The question, ‘How much relief will someone with severe endometriosis benefit from treatment with Chinese medicine?‘ is really dependant on the degree of compliance and commitment the client displays toward the requirements necessary for success. One must be willing to invest in themselves, make room for some lifestyle changes, modify their diet (sometimes drastically), undergo regular acupuncture treatment, religiously take the prescribed herbal formulas, and practice the intention required by the body mind and spirit to overcome a severe health condition. With time and diligence, 70-80% of women being treated with traditional Chinese medicine can expect to see significant reductions in their symptoms. 20% of women will get minimal to no results (as in every type of disease, there is always a small group of people who will not respond to the treatments, there is no explanation for this). Some women see results within just a few treatments, although, it should be noted that it is not unrealistic to expect six months to one-and-a-half years of treatment with traditional Chinese medicine to see results with lasting effect. If you are looking for a quick fix and are not willing to dedicate to the necessary commitments stated above for at least 6 months, it would be advisable to opt for laser surgery and have the major scaring removed. Laser surgery has more of a ‘bandage’ effect, meaning, the displaced endometrial tissue usually grows back in time, and it will be necessary to revisit this style of treatment 1-2 times per year. If surgery is your choice, consider traditional Chinese medicine to help remain symptom free for longer periods of time between hospital visits.
Must Read: Dietary Recomendations for Endometriosis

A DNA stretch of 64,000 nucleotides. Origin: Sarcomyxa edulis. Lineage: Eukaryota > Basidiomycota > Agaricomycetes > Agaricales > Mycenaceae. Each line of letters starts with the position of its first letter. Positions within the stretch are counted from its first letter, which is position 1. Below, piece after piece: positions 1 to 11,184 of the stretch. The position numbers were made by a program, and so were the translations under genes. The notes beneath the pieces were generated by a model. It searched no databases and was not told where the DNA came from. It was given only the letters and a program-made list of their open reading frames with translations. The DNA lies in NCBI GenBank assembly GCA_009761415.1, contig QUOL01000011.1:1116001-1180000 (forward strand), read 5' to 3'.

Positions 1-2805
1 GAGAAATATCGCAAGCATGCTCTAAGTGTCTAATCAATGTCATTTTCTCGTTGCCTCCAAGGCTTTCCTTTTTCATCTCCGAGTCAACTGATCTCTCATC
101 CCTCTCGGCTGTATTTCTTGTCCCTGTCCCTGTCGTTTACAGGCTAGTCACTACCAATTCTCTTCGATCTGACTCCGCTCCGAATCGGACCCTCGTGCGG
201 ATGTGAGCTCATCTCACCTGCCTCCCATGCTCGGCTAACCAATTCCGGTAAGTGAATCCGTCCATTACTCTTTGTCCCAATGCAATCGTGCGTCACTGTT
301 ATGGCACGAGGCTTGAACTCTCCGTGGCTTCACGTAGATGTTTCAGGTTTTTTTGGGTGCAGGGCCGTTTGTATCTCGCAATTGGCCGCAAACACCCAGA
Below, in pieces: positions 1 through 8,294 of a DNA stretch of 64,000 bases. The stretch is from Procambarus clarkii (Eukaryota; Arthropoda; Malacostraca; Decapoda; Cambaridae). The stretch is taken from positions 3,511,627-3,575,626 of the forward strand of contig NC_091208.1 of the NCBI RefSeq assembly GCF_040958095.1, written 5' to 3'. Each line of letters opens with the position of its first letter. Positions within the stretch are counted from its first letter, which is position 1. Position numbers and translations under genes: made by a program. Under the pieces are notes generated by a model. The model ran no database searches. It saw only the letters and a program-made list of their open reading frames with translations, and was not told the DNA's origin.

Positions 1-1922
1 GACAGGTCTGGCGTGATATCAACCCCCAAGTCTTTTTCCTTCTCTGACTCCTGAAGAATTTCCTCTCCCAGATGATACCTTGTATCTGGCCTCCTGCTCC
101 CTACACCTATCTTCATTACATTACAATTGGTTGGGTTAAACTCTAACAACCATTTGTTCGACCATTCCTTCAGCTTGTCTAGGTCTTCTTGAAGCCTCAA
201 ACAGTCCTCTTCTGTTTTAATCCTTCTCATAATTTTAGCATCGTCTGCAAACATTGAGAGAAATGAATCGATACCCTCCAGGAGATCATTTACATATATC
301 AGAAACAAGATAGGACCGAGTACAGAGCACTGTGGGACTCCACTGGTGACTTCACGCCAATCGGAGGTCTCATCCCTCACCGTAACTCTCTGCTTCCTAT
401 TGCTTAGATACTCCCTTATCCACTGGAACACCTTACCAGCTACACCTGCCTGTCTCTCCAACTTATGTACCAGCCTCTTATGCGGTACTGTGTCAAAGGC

During treatment with traditional Chinese medicine, the woman’s menstrual cycle can change, sometimes drastically. Some months it may look like things are heading in the right direction, and some months it may seem as though things are going backwards. The more severe the condition, the longer the body must take to heal. Many women that find no relief with traditional Chinese medicine have set unrealistic expectations, and quit before changes can occur. Treatment with traditional Chinese medicine is, in most cases, a more permanent fix, but, it must be remembered that it takes time for traditional Chinese medicine to make the adjustments and changes that must occur within the reproductive body tissue.
Decide today that you will be free of the suffering associated with endometriosis
Diet Recomendations for Endometriosis
Women with endometriosis should be particularly vigilant about increasing their consumption of kelp and wheat germ.
Endometriosis has been linked to thyroid dysfunction and kelp is particularly good for thyroid problems. The vitamin E in wheat germ improves the healing of scar tissue caused by internal endometrial bleeding. Women who suspect endometriosis should cut down on their yeast consumption, as yeast overgrowth has been recently implicated in endometriosis. Also, since yeast thrives on sugar, strictly avoid sugar, as well as any artificial sweeteners and dairy, though yogurt can be helpful for this problem.
In general, women with endometriosis should stick to a high-fiber, vegetarian based diet. Particularly, the elimination of fats from animal sources such as meat and dairy products is beneficial. Women with endometriosis should also particularly avoid caffeine and salt and should indulge in antioxidants such as sweet potatoes, yams, apricots, cantaloupes, carrots, spinach and broccoli, whole grains and beans for necessary B vitamins, and citrus fruits for bioflavonoids and natural vitamin C.